Despite the television announcers saying over and over again that “the times don’t matter,” the headlines from the International Swimming League final in Las Vegas were two world Short-Course records, both set on Friday:
● Men/50 m Freestyle: 20.24, Caeleb Dressel (USA) ~ old, 20.26, Florent Manaudou (FRA), 2014.
● Men/400 m Medley: 3:54.81, Daiya Seto (JPN) ~ old, 3:55:50, Ryan Lochte (USA), 2010.
In addition, the U.S. record book saw new marks in eight events:
● Men/50 m Freestyle: 20.24, Caeleb Dressel
● Men/100 m Freestyle: 45.22, Dressel
● Men/50 m Breaststroke: 25.75, Nic Fink
● Men/50 m Butterfly: 22.06, Dressel
● Women/50 m Breaststroke: 28.90, Lilly King
● Women/400 m Medley: 4:24.15, Melanie Margalis
● Women/4×100 m Freestyle: 3:27.65, Olivia Smoliga, Kelsi Dahlia, Natalie Hinds, Mallory Comerford (Cali Condors)
Fink won the 200 m Breast and finished just 0.01 off the American Record of Cody Miller in 2:02.34. He upset British Breaststroke superstar Adam Peaty to win the 50 m Breast with his American Record of 25.75.
But the individual stars were Dressel and Sweden’s Sarah Sjostrom. Dressel won the Most Valuable Player award for the finals, winning five of his six individual events (plus relays):
1) 100 m Fly
7) 50 m Breast
1) 50 m Free ~ World Record
1) 100 m Free
1) 50 m Fly
1) 50 m Free Skins
Sjostrom beat out Dressel for the season’s Most Valuable Player title and an extra $50,000, competing in five individual events (plus relays):
4) 100 m Fly
1) 50 m Free
2) 100 m Free
2) 50 m Fly
1) 50 m Free Skins
Just as impressive was American Breaststroke star Lilly King, who not only won the 50-100-200 m events in Las Vegas, but completed a perfect season with 12 wins in 12 tries in her four meets in those events. Japan’s Seto also grabbed three wins at the meet, winning both medleys plus the 200 m Fly.
The team title went to Energy Standard, nominally based in Turkey, which clinched the meet with Sjostrom’s win in the women’s 50 m Free Skins race and Manaudou making the men’s Skins final. They ended with 453.5 points to 444.0 for the London Roar, 415.5 for the Cali Condors and 318.0 for the L.A. Current.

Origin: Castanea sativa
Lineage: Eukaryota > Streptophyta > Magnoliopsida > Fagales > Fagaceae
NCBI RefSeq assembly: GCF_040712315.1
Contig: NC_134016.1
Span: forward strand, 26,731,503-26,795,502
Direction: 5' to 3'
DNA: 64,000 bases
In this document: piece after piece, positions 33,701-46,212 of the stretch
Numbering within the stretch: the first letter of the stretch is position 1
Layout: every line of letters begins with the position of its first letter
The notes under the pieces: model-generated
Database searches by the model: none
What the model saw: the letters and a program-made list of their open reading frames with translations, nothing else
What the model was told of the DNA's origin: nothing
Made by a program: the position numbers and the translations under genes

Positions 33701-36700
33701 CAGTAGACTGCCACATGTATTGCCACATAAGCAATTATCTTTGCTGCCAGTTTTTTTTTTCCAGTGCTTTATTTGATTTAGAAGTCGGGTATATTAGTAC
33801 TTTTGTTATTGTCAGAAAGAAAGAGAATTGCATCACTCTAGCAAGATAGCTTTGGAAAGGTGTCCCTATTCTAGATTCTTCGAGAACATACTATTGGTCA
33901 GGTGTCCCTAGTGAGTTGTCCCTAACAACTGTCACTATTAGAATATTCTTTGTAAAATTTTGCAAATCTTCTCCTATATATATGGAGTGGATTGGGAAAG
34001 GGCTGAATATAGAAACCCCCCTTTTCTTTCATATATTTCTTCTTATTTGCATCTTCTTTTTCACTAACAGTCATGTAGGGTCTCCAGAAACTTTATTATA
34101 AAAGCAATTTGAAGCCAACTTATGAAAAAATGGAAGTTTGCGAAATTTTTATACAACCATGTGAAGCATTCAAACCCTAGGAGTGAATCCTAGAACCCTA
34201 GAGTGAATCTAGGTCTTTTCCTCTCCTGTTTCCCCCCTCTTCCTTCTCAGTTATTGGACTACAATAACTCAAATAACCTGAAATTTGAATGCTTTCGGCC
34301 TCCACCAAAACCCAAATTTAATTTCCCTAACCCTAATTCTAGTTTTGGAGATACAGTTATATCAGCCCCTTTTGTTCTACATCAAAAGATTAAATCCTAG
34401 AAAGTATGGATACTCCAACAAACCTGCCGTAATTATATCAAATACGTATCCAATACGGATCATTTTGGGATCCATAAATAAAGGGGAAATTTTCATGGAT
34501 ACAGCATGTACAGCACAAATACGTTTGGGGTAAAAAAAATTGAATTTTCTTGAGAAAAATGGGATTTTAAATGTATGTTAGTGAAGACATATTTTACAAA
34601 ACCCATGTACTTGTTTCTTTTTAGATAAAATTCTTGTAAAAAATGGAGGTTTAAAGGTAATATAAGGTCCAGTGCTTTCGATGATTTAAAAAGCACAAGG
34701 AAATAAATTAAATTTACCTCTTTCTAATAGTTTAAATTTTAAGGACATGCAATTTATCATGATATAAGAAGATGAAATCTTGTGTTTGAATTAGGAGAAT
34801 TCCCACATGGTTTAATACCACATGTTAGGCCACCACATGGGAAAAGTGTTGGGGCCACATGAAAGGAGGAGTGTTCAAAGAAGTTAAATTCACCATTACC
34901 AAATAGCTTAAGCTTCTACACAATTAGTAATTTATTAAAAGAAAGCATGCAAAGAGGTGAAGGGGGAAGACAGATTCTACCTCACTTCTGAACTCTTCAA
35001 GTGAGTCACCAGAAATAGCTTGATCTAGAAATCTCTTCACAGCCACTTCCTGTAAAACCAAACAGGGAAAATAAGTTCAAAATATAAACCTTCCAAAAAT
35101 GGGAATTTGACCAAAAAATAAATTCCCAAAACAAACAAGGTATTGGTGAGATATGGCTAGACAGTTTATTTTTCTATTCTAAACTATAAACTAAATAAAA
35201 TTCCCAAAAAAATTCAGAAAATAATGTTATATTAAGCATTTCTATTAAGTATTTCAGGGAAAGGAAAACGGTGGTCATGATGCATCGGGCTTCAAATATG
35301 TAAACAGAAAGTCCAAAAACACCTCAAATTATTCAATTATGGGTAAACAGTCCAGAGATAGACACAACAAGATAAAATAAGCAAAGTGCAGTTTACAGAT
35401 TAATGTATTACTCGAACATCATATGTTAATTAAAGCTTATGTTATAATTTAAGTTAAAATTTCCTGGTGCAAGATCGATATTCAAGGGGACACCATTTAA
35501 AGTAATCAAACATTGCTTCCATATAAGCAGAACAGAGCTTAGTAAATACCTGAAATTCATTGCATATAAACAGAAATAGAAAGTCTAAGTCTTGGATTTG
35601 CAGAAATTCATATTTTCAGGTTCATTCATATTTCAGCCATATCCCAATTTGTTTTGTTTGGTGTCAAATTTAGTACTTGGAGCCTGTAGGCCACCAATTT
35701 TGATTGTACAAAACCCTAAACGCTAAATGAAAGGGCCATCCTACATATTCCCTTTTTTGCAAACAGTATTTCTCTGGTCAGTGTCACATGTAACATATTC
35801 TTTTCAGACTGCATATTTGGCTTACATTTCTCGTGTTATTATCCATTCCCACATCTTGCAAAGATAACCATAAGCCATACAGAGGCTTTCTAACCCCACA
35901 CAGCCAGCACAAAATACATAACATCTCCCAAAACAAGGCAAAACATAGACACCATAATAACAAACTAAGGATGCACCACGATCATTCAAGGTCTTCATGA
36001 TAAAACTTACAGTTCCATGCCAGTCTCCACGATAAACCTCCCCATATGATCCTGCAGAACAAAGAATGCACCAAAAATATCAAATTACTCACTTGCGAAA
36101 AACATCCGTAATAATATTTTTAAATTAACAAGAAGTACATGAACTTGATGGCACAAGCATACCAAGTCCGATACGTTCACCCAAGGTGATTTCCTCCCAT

The meet featured the usual heavy television production values, masking small crowds on both days at the Mandalay Bay Events Center, which had already been reduced from its normal 12,000 capacity to 3,708 for the meet.
The ISL announced after the meet that the league would expand to 10 teams for 2020 with teams in Toronto, Canada and Tokyo, Japan. According to ISL, “The 2020-2021 season of the ISL is scheduled to run from September to April with 27 matches taking place, including regular season, playoffs and the Grand Final.”
ISL founder and funder, Ukrainian energy billionaire Konstantin Grigorishin, told the Wall Street Journal that “he will invest between $60 and $70 million next year as the ISL adds two teams, 20 more meets and another $4 million in prize money. He hopes to offset costs by selling expanded media rights to an American broadcast company.
“‘This season we are not expecting to make big money,’ said Grigorishin, who will most likely see multimillion dollar losses for the ISL’s debut year. ‘I think next year our target is to break even, but this is an upside scenario.’”
While attendance was pretty modest for the first season, the swimmers are hoping the league will succeed. Said Rio triple Backstroke gold medalist Ryan Murphy to the Journal, “The money is pretty sparse in the sport of swimming right now. This is the best opportunity we’ve had to professionalize.”